The Notorious Georges: Crime and Community in British Columbia's Northern Interior, 1905-25
Published by: UBC Press
Imprint: UBC Press
Sales Date: 2023-10-15
Published: October 2023
278 Pages, 6.00 x 9.00 x 0.80 in, 7 figures (4 tables, 3 graphs) and 22 illustrations (21 b&w photos, 1 map)
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Boozy and boisterous. The Georges – the communities of South Fort George and Fort George that ultimately became Prince George – acquired a seedy reputation for a century, at times branded the dubious title of Canada’s “most dangerous city.” Is Prince George really such a bad lad?
The Notorious Georges explores how the pursuit of respectability collided with caricatures of a riotous settlement frontier in its early years. Anxious about being marginalized by the provincial government and venture capitalists, municipal leaders blamed Indigenous and mixed-heritage people, non-preferred immigrants, and transient labourers for local crime. Jonathan Swainger combs through police and legal records, government publications, and media commentary to demonstrate that the disorder was not so different from the rest of the province – and “respectable” white residents were often to blame.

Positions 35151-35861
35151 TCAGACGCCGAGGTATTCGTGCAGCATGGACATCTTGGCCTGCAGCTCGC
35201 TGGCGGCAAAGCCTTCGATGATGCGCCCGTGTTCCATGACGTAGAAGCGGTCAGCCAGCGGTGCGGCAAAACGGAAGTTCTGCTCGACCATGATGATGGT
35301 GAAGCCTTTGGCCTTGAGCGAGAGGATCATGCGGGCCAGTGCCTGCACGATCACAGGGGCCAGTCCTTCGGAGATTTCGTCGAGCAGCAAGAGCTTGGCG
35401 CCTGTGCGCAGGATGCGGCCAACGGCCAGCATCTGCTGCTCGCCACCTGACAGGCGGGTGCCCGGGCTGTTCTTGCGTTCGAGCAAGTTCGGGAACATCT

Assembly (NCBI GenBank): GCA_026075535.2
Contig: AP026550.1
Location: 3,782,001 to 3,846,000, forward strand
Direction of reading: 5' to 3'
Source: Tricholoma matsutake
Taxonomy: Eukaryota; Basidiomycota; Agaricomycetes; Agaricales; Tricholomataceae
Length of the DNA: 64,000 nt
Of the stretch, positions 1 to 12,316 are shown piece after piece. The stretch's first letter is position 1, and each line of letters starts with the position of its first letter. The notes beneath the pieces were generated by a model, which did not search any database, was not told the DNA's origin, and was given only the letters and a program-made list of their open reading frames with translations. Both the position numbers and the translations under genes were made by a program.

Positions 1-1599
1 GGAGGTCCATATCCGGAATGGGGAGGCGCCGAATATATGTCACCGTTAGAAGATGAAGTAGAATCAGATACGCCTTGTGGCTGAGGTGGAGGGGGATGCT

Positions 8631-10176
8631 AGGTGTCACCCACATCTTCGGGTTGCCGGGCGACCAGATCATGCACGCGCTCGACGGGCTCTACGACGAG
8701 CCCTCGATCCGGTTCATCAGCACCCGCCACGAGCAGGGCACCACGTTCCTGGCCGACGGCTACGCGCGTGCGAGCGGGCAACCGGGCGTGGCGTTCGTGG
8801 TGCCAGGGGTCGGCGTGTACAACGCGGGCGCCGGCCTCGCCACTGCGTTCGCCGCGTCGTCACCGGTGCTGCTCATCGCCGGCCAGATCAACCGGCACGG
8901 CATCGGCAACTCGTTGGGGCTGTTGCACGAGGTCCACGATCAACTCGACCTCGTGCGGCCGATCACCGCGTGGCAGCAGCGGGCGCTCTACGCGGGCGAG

This lively account tells us about more than a particular community’s identity. It also sheds light on small-town disaffection in modern Canada.
Introduction: Anxious at the Very Gates of Hell
1 Establishing the Georges and the Birth of a Bad Reputation
2 The British Columbia Provincial Police, Regulatory Policing, and Keeping the Peace
3 City Governance and the Prince George City Police
4 Holding Court in the Georges
5 Sensations, Front-Page Crime, and Community Identity
Epilogue: That Prince George Business
Notes; Bibliography; Index